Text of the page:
Everybody knows that Richard Cockerill is a passionate man in regards to Leicester Tigers, so passionate he has the odd tendency to overstep the mark.
Passion is a good thing and shows commitment to the club and sport, crossing the line can be a detrimental choice.
To use abusive language directed at any official in rugby is a definite no-no and goes against the fundamental ruling of upholding respect in rugby.
Cockerill has fallen foul of this on more than one occasion. On this occasion his outburst was viewed by a vast array of rugby fans worldwide in the Aviva premiership final, not the best advertisement for English rugby and leading the RFU to take action.
Cockerill was hit with a nine week touchline ban after being found guilty of using obscene, inappropriate and/or unprofessional language and behaviour towards fourth official Stuart Terheege in a reaction to a tackle on Toby Flood.
Tigers found this punishment to be harsh and opted to make an appeal against the judgement. The appeal hearing failed to agree with Cockerill and Leicester Tigers and up held the ban, although took the decision to amend the fixtures involved in the suspension. The suspension now begins on the 24th of August and runs until the 18th of October, including two pre-season fixtures against Jersey and Ulster and ends with a Heineken Cup tie with Treviso.
24 Aug - Jersey (away) 31 Aug - Ulster (home) 8 Sep - Worcester (home) 14 Sep - Bath (away) 21 Sep - Newcastle (home) 29 Sep - Exeter (away) 5 Oct - Northampton (home) 11 Oct - Ulster (away) 18 Oct - Treviso (home)
With the offence taking place in the Aviva premiership final would it not be more apt for the punishment to be served in that competition? Including friendly fixtures is a reduction in its self.
I have no issue with the length of suspension just the rearrangement to appear as if they're still being vigilant but in reality easing the pressure on Cockerill and Tigers. This re-timing of Cockerill's ban still isn't to Tigers liking and have released this statement-
"We are pleased that the judgement vindicated our decision to appeal and we are grateful to the panel for the consideration that they showed, although we await with interest the written judgement to see why the pre-season game against Montpellier falls into a different category than those against Jersey and Ulster.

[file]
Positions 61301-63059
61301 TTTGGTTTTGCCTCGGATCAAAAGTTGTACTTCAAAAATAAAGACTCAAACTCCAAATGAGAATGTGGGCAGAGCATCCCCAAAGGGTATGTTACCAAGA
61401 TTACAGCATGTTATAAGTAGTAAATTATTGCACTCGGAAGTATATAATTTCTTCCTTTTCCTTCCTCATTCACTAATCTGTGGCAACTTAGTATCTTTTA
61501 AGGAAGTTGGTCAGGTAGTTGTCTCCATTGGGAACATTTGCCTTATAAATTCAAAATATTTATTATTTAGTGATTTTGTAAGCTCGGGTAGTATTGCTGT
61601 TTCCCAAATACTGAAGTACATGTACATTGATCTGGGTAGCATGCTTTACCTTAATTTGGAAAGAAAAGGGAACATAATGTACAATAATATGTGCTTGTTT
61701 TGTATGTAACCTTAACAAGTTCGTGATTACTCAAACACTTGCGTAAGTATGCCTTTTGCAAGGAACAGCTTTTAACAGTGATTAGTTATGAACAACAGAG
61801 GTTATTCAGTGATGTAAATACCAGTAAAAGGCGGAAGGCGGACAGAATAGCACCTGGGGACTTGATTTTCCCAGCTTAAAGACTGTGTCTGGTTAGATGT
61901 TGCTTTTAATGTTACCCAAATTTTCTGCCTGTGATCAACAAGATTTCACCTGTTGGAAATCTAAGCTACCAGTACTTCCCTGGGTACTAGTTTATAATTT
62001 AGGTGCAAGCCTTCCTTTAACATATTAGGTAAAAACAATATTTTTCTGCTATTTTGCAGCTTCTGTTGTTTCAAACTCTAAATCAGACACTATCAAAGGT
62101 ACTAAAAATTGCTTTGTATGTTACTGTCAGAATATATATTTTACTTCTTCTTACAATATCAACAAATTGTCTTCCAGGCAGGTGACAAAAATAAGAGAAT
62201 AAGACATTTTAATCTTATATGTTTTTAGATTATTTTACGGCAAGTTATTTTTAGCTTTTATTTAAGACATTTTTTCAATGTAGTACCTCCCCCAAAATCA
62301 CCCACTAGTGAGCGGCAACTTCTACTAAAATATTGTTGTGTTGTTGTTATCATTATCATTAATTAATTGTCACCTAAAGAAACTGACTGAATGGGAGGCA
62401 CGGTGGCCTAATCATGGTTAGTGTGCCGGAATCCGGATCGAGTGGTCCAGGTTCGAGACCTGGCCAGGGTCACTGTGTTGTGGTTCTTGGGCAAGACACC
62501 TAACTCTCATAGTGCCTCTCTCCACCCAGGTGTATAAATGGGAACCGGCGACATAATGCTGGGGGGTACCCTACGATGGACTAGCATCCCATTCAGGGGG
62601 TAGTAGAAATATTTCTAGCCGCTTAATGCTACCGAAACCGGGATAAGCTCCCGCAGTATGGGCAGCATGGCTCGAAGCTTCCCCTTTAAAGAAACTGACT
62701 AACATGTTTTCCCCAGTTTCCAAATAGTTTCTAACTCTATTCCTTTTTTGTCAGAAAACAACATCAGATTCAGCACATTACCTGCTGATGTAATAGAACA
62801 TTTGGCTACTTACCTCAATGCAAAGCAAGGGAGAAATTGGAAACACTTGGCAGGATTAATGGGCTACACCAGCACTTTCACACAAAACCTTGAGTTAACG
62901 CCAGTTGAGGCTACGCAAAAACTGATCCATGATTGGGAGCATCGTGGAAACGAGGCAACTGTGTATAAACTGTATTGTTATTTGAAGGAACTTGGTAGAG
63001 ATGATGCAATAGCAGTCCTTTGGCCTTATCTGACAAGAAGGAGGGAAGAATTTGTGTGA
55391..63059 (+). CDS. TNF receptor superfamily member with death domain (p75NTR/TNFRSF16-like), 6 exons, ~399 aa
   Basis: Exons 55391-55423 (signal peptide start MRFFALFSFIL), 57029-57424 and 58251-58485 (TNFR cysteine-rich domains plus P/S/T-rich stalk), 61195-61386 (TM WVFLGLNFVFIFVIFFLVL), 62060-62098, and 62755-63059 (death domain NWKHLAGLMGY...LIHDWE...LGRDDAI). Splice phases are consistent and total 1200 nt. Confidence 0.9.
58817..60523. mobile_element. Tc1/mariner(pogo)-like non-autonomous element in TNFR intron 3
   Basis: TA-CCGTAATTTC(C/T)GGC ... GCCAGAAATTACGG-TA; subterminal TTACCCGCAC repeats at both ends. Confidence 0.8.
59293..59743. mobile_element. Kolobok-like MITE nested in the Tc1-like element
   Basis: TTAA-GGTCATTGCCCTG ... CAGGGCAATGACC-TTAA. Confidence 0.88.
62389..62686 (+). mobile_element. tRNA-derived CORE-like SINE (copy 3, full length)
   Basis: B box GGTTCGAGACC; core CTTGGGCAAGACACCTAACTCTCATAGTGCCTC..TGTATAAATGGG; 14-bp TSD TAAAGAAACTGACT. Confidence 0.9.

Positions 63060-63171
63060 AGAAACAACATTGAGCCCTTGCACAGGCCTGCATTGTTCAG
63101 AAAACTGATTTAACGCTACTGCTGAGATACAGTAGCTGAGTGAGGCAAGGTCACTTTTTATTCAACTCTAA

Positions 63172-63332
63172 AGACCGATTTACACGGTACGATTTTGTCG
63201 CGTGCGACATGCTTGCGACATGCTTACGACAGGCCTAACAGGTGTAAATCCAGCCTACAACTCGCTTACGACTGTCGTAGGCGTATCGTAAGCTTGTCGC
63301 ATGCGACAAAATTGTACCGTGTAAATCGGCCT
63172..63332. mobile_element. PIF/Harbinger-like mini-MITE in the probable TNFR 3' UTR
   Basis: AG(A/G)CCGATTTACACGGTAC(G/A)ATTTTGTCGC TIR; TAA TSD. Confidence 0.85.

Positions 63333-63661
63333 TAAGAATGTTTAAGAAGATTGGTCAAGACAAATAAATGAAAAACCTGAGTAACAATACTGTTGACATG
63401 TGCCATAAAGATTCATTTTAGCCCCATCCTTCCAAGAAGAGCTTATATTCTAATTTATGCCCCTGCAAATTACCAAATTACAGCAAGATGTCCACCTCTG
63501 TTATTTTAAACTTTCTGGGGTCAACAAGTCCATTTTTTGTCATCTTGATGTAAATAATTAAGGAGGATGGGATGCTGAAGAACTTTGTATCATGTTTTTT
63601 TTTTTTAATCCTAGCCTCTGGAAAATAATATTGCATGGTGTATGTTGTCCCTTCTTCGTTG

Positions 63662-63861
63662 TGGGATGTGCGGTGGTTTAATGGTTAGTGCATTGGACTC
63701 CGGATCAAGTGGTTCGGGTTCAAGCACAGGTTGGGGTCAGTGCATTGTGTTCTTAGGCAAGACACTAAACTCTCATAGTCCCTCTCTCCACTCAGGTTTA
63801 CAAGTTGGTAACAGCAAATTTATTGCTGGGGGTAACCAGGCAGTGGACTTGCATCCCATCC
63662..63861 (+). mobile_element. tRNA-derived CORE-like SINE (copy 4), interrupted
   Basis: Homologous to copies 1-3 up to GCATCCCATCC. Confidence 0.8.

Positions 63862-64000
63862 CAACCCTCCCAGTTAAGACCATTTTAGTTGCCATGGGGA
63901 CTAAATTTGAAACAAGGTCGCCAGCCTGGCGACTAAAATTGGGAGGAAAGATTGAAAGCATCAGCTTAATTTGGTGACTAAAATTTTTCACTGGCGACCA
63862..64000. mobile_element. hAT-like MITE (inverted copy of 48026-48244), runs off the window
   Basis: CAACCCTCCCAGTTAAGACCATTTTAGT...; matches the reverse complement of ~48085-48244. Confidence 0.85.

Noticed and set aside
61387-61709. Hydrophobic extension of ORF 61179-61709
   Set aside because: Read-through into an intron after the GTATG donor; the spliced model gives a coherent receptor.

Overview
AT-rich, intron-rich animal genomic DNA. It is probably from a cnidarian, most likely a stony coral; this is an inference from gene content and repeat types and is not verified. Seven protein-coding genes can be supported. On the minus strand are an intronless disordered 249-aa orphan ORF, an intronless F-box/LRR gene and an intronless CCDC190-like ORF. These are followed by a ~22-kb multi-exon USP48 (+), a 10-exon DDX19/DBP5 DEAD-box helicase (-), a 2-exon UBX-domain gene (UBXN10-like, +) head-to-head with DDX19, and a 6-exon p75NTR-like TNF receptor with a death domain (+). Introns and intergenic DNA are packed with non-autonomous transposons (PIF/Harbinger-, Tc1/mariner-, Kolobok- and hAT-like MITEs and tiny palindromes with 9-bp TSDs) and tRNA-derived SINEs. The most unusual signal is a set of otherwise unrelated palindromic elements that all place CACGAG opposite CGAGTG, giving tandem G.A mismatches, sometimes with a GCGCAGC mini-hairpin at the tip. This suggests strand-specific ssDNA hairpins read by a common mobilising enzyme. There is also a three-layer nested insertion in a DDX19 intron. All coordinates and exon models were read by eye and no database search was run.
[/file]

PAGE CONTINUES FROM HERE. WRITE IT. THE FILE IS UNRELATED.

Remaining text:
"We remain disappointed with the RFU's conduct in this matter but, as we have previously stated, this is a matter we shall pursue privately.
"The focus now is on the remainder of our pre-season and our preparations for the start of the new season."
To release a statement stating that you are 'disappointed' with the RFU's conduct is not only showing a lack of respect for the RFU but also condoning Cockerill's behaviour. It would of been more appropriate if they had stipulated they were disappointed with Cockerill's conduct, not the governing body who are still trying to install respect in rugby!
I have raised the point before in regards to keeping respect going in rugby http://bathbytes.blogspot.co.uk/2013/02/referees-respect-at-all-times-or-lot-to.html the game it's self is growing ever popular and more and more children are taking up rugby, is Cockerill's behaviour and Tigers open disregard of the RFU what we want the future players to believe is now acceptable? Do we also want the rest of the rugbying world to look at Cockerill and Tigers and believe this is the way English rugby is going?
To support your director of rugby is a very admirable and appropriate thing for any club to do, but to publicly hit out at the RFU for actually easing Tigers pain by moving the suspension to include non-competitive fixtures shows very poor form. Although I truly now believe the scrutiny that will now be heaped upon Tigers and Cockerill will be very intense, from the RFU, fans and media will all be paying a very close attention but will it make any difference?